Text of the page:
Opinion: Non-alcoholic beer and alcoholics – are they even allowed to drink it?

Many dry alcoholics ask themselves whether they are allowed to drink non-alcoholic beer.

For various reasons, addiction specialists often answer with a clear no. The following arguments are usually given against this:

Many non-alcoholic beers contain a residual amount of alcohol – up to 0.5% is allowed. This would trigger dry alcoholics.
As the taste is too similar to normal alcoholic beer or would be drunk in similar situations, it would make them want more or they would fall back into old patterns of behavior and then reach for normal beer.

On the first point, it should be noted that there are now also non-alcoholic beers that really don’t contain any alcohol at all. You can usually recognize them by a 0.0% in the name or in the nutritional information, e.g. Heineken 0.0. On the other hand, many fruit juices naturally contain alcohol, so this problem must also be taken into account with these.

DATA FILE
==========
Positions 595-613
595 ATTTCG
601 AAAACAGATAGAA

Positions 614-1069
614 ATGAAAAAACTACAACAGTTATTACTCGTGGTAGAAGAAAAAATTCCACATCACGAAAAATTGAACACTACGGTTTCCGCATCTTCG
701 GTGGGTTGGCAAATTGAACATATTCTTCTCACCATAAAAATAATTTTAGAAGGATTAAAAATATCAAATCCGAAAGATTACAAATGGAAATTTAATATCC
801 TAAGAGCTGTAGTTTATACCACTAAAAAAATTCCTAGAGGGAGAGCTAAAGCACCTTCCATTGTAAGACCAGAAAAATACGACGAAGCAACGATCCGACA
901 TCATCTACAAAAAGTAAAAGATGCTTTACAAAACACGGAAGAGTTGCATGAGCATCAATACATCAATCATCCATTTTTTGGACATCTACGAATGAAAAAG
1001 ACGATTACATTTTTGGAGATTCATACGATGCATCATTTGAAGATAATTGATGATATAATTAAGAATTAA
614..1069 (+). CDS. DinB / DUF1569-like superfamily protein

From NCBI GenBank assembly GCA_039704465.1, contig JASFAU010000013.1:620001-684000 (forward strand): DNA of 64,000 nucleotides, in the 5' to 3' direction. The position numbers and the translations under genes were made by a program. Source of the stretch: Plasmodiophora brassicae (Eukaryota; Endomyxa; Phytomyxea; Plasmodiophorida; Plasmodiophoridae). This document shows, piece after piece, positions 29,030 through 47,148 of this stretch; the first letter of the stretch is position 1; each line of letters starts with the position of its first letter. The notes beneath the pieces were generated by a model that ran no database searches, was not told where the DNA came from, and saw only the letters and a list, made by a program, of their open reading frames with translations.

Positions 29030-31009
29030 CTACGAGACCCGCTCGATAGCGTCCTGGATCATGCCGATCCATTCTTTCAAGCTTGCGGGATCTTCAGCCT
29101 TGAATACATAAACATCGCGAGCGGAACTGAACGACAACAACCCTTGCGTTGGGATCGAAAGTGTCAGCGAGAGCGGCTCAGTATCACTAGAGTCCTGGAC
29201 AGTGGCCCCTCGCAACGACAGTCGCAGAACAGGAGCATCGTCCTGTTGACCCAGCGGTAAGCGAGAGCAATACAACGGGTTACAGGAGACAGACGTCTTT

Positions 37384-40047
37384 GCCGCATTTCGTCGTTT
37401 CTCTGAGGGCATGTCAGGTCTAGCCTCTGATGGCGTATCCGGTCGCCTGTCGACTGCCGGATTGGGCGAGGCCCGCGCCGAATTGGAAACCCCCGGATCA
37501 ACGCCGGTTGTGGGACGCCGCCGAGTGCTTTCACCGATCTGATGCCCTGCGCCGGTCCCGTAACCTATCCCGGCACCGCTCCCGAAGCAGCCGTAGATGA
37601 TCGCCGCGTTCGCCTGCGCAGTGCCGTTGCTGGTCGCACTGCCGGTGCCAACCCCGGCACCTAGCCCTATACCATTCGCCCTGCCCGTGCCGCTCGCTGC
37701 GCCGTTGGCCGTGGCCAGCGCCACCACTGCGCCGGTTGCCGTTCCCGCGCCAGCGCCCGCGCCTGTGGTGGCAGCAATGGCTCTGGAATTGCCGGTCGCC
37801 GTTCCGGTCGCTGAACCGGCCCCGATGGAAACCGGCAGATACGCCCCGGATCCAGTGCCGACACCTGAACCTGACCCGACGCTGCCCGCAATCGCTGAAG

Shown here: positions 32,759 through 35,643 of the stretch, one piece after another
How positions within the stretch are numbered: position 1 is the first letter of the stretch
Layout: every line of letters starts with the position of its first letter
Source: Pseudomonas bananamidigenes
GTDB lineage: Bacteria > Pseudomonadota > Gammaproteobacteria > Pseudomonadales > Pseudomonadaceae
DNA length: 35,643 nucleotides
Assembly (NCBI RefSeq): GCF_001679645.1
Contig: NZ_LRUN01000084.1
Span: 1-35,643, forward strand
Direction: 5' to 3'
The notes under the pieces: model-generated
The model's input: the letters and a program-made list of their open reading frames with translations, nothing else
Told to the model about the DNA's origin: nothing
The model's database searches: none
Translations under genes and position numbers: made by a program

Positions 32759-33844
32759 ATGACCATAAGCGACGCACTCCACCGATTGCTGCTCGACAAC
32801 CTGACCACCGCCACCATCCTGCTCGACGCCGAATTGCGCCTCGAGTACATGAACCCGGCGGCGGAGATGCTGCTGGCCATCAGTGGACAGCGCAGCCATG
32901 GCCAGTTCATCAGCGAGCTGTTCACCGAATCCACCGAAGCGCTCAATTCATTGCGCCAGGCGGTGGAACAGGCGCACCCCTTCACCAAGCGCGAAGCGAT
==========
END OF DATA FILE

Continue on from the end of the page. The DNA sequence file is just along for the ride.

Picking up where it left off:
If you are triggered by even the smallest amounts of alcohol and encouraged to drink, you should consistently stay away from such drinks – not just beer, but also fruit juices. This also applies in particular if you are taking Antabus for alcoholism.

But what about being triggered by the taste? I myself am a dry alcoholic and like to drink a non-alcoholic beer for a suitable occasion or meal as a pure stimulant. It has never triggered me and it helps me to stay dry, as I don’t have to give up a taste I appreciate. I’ve also found that I now drink a lot less non-alcoholic beer than I did at the beginning of my sober period.

But as I said, that’s my own personal opinion. If you have the feeling that the taste of beer, even non-alcoholic beer, tempts you to drink it, it’s better to give it up.

Basically, this is a very personal decision that you should weigh up carefully and, if in doubt, discuss with a therapist or doctor.





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